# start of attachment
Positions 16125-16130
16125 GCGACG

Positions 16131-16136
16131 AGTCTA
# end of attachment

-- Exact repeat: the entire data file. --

Positions 16125-16130
16125 GCGACG

Positions 16131-16136
16131 AGTCTA